And Now For Something Completely Different: Music For Your Painting Pleasure

I have made no secret of my love of vinyl records. Researching and cataloging compete for my time along with painting and gaming.  But I’ve never forgotten how much I Iove this hobby, the people in it and, especially painting figures, and so I’m trying to figure out a way to bring the two together.

With the baseball season ending soon, at least for we sad Mariners fans, I’m looking at a way to maximize my listening and painting time.  In the past, I’ve always been able to make about an hour per night available for painting.  Sometimes a little bit more, but an hour a night about 340ish days per year.  This year it’s been harder to pull that off.  Maybe with my health issues, or the distractions that come with other interests it’s pulled me off track.  One serious distraction is my three delightful companions who don’t like me in my painting room.  They often come in demanding a walk or some unidentifiable something.

Anyway, as the baseball season evaporates into a cloud of disappointment, I am making an effort to spend more time in my painting room–painting-which is good because it’s way too small to do anything else.  To keep me there I plan to paint at least long enough to listen to a single vinyl record.  A record lasts about 20 minutes per side, so about 40 minutes total.

A by-product will be sharing with you the reader, what I’m listening to and what I’m working on.  So, it will be a compilation of music to paint to. Let’s see how this works.

I'm currently working on a dozen Old Glory longbowmen.  They'll paint up fairly quickly if I just put the time in.

I’m currently working on a dozen Old Glory longbowmen. They’ll paint up fairly quickly if I just put the time in.

I’m currently working on some Hundred Years War longbowmen.  Pretty easy and straightforward work.  These are Old Glory bowmen.  I find them to be simple to paint.  I also feel like they are underdressed.  These are pretty good for levy bowmen, but an awful lot of bowmen accompanying Edward III, the Black Prince or Henry of Lancaster in France or Gascony, or Castile in the middle part of the 14th century probably would have worn more garments that could have shown livery colors such as a hooded tunic or gambeson.  They are suitably lightly armored, but just a bit too casual.

I also got started on the next twelve figures in the 24 figure unit.  Twelve figures at a time is usually about all I can manage at once without out bogging down.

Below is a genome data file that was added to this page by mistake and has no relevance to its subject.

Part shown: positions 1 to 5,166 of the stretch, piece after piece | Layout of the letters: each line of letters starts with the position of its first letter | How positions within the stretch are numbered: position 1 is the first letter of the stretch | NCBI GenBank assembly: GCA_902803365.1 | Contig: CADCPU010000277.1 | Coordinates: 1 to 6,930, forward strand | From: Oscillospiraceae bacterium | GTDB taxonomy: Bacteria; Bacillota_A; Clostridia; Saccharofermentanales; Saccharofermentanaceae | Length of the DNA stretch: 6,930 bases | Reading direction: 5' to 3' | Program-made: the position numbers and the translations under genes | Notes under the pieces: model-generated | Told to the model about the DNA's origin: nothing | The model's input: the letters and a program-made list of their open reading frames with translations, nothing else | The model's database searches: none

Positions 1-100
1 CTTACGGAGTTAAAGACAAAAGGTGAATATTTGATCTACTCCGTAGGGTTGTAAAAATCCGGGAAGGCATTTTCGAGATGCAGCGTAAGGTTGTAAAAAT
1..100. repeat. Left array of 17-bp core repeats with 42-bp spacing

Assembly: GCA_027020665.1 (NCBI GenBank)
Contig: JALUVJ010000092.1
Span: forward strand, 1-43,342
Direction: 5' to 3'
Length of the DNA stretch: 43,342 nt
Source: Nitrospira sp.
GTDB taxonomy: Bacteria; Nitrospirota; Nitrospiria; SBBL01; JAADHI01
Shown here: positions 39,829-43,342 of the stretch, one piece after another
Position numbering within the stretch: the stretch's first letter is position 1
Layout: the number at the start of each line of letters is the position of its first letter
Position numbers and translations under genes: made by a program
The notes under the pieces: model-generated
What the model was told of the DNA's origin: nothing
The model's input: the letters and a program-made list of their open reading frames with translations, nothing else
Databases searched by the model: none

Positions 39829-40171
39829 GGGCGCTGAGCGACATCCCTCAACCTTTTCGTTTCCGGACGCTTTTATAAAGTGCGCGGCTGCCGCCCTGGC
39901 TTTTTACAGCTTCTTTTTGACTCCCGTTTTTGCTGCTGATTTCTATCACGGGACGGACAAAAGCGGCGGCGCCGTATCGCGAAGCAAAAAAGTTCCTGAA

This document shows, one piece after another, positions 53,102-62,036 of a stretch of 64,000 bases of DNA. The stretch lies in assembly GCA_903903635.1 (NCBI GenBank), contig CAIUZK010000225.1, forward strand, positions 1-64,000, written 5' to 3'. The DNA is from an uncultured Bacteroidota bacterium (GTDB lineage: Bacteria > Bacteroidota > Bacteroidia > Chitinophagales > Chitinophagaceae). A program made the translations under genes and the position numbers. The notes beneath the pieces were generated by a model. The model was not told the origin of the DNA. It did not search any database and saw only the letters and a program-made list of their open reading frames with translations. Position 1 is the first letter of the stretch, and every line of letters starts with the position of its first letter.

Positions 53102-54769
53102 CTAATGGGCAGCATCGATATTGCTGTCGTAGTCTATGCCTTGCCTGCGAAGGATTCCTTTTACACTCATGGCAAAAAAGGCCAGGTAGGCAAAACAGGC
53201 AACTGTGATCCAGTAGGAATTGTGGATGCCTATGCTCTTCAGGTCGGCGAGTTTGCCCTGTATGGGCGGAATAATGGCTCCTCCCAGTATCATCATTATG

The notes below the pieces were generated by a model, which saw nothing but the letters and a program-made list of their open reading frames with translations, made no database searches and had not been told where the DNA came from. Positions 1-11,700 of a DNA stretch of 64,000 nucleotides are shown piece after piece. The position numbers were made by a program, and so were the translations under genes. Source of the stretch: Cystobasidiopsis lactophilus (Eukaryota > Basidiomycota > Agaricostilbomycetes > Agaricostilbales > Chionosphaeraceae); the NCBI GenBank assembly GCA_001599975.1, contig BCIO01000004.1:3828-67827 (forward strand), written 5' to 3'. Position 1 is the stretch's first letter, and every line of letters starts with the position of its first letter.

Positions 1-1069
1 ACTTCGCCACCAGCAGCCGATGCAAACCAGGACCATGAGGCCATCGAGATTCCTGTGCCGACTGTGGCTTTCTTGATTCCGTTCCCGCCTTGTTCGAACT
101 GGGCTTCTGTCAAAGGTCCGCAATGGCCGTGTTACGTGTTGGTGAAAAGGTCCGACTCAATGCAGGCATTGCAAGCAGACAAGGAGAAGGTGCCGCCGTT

I also got started on the next twelve figures in the 24 figure unit. Twelve figures at a time is usually about all I can manage at once without out bogging down.

I’ve been working on these first twelve figures for a few hours.  Tonight I washed the brown surfaces-tunics, leggings and shoes with Vallejo Brown Wash.  I also went on to paint basic hands.  Not a lot to get done in 40 minutes but progress.  In the background you can also see twelve more figures freshly primed, and I painted their basic flesh on their faces.

I have a load of painted longbowmen individually mounted for Lion Rampant and multiple mountings too.  These will be for my muliple-mounted game-based on Fire and Fury–but they will be skirmish stands.  Under these rules the English army will be able to break some bow units into skirmish order to take advantage of terrain or act as tirallieurs as suggested by Matthew Bennett in his essay on battle tactics of the Hundred Years War.

Ry Cooder's 1978 is known for being the first digitally recorded album.  A collection of light R & B songs I found it to be very pleasant painting accompaniment.

Ry Cooder’s 1978 is known for being the first digitally recorded album. A collection of light R & B songs I found it to be very pleasant painting accompaniment.

Tonight I popped Ry Cooder’s Bop Till You Drop on to my turntable.  I picked it up for a buck at an estate sale and this was my first listen.  I’ve always thought well of Cooder as a guitartist, songwriter and collaborator so I was anxious to give it a spin.  It was quite enjoyable.  It is a collection of rhythm and blues tunes, with Cooder backed up by a great band including Jim Keltner and David Lindley.  Chaka Khan makes a guest appearance providing backing vocals. It has a very light touch with great songs like “Little Sister” and “I Can’t Win.”  The album is famous (or notorious) for being the first digitally recorded record.  Though it is not particularly highly thought of, I found it to be perfect music to paint to.

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